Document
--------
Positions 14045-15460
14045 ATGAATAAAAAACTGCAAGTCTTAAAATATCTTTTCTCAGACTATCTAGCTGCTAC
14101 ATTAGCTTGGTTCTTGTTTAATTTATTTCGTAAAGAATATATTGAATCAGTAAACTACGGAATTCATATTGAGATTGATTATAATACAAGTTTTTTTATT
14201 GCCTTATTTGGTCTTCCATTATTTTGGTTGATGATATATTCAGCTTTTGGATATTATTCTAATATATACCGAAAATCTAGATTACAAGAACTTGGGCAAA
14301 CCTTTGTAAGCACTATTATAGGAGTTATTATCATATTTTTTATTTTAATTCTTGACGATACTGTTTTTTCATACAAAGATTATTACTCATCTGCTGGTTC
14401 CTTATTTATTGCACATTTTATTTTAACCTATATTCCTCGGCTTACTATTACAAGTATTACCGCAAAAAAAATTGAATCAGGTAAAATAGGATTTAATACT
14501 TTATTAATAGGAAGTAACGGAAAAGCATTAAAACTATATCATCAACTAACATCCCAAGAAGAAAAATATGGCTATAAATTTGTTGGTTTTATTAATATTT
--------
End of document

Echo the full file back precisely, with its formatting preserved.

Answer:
Positions 14045-15460
14045 ATGAATAAAAAACTGCAAGTCTTAAAATATCTTTTCTCAGACTATCTAGCTGCTAC
14101 ATTAGCTTGGTTCTTGTTTAATTTATTTCGTAAAGAATATATTGAATCAGTAAACTACGGAATTCATATTGAGATTGATTATAATACAAGTTTTTTTATT
14201 GCCTTATTTGGTCTTCCATTATTTTGGTTGATGATATATTCAGCTTTTGGATATTATTCTAATATATACCGAAAATCTAGATTACAAGAACTTGGGCAAA
14301 CCTTTGTAAGCACTATTATAGGAGTTATTATCATATTTTTTATTTTAATTCTTGACGATACTGTTTTTTCATACAAAGATTATTACTCATCTGCTGGTTC
14401 CTTATTTATTGCACATTTTATTTTAACCTATATTCCTCGGCTTACTATTACAAGTATTACCGCAAAAAAAATTGAATCAGGTAAAATAGGATTTAATACT
14501 TTATTAATAGGAAGTAACGGAAAAGCATTAAAACTATATCATCAACTAACATCCCAAGAAGAAAAATATGGCTATAAATTTGTTGGTTTTATTAATATTT